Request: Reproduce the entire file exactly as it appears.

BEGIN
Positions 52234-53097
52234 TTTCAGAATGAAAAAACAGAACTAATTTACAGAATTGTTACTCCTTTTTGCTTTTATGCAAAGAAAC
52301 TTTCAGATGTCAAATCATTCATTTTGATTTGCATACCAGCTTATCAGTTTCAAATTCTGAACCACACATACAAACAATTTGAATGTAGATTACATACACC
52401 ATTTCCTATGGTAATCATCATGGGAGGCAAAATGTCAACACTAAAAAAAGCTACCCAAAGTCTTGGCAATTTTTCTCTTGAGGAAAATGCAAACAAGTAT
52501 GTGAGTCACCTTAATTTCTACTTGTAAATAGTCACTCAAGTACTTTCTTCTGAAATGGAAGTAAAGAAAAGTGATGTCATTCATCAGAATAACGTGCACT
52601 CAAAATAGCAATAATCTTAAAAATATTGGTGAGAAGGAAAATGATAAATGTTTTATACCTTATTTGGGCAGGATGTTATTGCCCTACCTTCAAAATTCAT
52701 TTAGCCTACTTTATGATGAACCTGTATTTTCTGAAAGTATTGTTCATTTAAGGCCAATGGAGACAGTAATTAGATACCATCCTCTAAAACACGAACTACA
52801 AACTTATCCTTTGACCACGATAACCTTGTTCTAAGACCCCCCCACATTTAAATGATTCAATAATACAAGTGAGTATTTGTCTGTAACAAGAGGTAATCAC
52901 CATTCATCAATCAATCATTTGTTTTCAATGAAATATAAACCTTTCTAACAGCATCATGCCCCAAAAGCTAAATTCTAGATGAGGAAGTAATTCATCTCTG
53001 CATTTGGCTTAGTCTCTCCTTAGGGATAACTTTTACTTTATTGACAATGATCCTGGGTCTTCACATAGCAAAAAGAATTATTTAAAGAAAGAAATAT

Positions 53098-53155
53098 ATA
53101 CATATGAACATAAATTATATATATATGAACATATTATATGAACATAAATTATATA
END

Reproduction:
Positions 52234-53097
52234 TTTCAGAATGAAAAAACAGAACTAATTTACAGAATTGTTACTCCTTTTTGCTTTTATGCAAAGAAAC
52301 TTTCAGATGTCAAATCATTCATTTTGATTTGCATACCAGCTTATCAGTTTCAAATTCTGAACCACACATACAAACAATTTGAATGTAGATTACATACACC
52401 ATTTCCTATGGTAATCATCATGGGAGGCAAAATGTCAACACTAAAAAAAGCTACCCAAAGTCTTGGCAATTTTTCTCTTGAGGAAAATGCAAACAAGTAT
52501 GTGAGTCACCTTAATTTCTACTTGTAAATAGTCACTCAAGTACTTTCTTCTGAAATGGAAGTAAAGAAAAGTGATGTCATTCATCAGAATAACGTGCACT
52601 CAAAATAGCAATAATCTTAAAAATATTGGTGAGAAGGAAAATGATAAATGTTTTATACCTTATTTGGGCAGGATGTTATTGCCCTACCTTCAAAATTCAT
52701 TTAGCCTACTTTATGATGAACCTGTATTTTCTGAAAGTATTGTTCATTTAAGGCCAATGGAGACAGTAATTAGATACCATCCTCTAAAACACGAACTACA
52801 AACTTATCCTTTGACCACGATAACCTTGTTCTAAGACCCCCCCACATTTAAATGATTCAATAATACAAGTGAGTATTTGTCTGTAACAAGAGGTAATCAC
52901 CATTCATCAATCAATCATTTGTTTTCAATGAAATATAAACCTTTCTAACAGCATCATGCCCCAAAAGCTAAATTCTAGATGAGGAAGTAATTCATCTCTG
53001 CATTTGGCTTAGTCTCTCCTTAGGGATAACTTTTACTTTATTGACAATGATCCTGGGTCTTCACATAGCAAAAAGAATTATTTAAAGAAAGAAATAT

Positions 53098-53155
53098 ATA
53101 CATATGAACATAAATTATATATATATGAACATATTATATGAACATAAATTATATA